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Finding Average Velocity of Entire Trip

  1. Mar 8, 2012 #1
    I have been solving these sort of problems, and they follow this basic paradigm: first, they will tell me I traveled a distance D at a velocity of A, then they traveled the same distance D at a velocity of B. Why can't I simply just simply perform the following computation: (A+B)/2. I have been searching the internet for some unequivocal explanation to this sort of problem, but have found no such explanations that suffice in aiding my comprehension in solving these kinds of problem. So, it would be much appreciated if someone would could give me a good explanation of this.

    Thank you, in advance.

    Edit: I forgot to mention that the velocity A does not equal the velocity B
    Last edited: Mar 8, 2012
  2. jcsd
  3. Mar 8, 2012 #2
    Average speed is computed as traveled distance divided into elapse time.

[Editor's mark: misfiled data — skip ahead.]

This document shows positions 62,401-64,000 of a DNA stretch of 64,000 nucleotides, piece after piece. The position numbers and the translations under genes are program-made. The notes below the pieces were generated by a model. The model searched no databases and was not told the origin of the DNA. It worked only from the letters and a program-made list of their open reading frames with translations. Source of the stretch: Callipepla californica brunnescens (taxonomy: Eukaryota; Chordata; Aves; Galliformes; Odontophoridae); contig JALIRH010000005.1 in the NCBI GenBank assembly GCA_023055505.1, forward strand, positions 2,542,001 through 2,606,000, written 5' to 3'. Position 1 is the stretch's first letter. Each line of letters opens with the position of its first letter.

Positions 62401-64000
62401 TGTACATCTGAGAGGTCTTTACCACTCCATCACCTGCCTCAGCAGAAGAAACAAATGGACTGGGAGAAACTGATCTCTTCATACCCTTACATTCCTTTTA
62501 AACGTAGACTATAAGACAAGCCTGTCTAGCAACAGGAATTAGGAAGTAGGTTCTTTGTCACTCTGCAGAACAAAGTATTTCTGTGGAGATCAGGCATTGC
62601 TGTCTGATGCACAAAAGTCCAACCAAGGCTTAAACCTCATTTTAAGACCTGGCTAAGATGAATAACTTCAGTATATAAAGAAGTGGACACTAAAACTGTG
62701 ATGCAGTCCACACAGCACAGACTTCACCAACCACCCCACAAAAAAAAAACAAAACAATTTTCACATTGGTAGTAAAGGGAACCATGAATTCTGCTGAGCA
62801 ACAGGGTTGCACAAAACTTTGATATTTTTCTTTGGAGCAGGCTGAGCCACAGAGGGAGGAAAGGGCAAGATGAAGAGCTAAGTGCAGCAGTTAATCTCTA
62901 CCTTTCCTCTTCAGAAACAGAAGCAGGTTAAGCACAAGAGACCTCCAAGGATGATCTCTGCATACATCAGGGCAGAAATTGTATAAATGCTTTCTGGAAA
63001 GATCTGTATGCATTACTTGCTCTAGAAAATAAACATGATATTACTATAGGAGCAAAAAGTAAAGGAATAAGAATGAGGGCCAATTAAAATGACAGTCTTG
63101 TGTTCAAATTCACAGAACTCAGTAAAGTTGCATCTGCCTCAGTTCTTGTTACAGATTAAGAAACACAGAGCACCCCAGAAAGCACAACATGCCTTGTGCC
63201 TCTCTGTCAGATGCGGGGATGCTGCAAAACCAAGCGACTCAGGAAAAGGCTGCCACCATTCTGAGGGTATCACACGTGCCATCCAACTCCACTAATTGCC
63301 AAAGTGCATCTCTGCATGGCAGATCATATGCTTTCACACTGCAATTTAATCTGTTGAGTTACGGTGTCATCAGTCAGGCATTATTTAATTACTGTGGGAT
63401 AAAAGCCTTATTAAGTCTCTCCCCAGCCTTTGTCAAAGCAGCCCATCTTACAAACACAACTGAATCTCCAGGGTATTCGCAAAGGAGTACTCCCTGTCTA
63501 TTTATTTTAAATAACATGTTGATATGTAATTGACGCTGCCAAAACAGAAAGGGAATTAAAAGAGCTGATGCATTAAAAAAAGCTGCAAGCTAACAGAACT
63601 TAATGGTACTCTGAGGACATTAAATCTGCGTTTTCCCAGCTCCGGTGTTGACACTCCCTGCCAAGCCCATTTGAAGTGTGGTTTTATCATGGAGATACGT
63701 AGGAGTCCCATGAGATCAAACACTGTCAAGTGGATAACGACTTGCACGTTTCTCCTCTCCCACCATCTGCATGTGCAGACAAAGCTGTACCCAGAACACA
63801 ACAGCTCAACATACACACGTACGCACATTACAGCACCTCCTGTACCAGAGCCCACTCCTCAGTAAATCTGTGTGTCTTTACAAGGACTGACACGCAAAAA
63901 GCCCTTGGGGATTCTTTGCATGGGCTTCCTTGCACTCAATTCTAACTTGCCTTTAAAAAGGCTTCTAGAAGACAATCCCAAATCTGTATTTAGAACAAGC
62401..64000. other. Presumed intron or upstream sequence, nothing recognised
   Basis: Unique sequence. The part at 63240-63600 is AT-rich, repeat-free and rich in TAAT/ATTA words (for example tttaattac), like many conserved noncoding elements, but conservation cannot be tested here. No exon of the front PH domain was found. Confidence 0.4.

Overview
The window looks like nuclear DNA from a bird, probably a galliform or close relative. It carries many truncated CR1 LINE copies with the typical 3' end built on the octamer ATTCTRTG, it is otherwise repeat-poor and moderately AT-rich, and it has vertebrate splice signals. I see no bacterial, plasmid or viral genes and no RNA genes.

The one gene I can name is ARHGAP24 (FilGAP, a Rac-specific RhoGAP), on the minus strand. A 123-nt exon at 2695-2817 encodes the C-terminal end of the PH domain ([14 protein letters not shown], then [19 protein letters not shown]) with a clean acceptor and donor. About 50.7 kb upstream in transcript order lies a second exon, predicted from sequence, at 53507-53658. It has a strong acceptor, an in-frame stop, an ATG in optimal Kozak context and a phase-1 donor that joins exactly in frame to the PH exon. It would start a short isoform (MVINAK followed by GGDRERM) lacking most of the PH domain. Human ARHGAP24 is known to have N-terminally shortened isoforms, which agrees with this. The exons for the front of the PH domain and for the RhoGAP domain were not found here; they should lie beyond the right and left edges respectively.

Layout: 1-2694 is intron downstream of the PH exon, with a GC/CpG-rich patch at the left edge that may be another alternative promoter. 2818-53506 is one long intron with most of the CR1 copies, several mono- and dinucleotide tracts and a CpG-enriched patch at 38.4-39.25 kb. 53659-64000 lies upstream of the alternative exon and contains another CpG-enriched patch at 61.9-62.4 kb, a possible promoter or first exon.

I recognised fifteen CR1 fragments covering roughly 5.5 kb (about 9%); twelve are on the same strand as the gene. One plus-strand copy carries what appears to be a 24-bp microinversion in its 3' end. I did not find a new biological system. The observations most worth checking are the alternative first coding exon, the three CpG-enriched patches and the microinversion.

No doubt in your example the total distance is 2D. However the elapsed time is (D/A+D/B).
    The first term is the time employed to travel distance D at speed A and the second is the same for B.
    Now, if you compute the average speed, won't find (A+B)/2
  4. Mar 9, 2012 #3
    Oh, so the reason why I cannot simply just add the two velocities, and divide by two, is because the time it takes to travel distance D is different with each velocity, meaning the elasped time is different than when I just add them and divide by two?
  5. Mar 9, 2012 #4
    You're right.
  6. Mar 9, 2012 #5


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    FWIW, velocity is a vector quantity, so this particular question will also be dependent on the geometric relationship between the start and finishing points.

    Whereas the above may be interpreted to be discussing speed rather than velocity.
  7. Mar 9, 2012 #6
    cmb, I actually just sort of made this problem on the spot. I posed the question with the pretense that each velocity were in the same direction, but I certainly see what you are saying.
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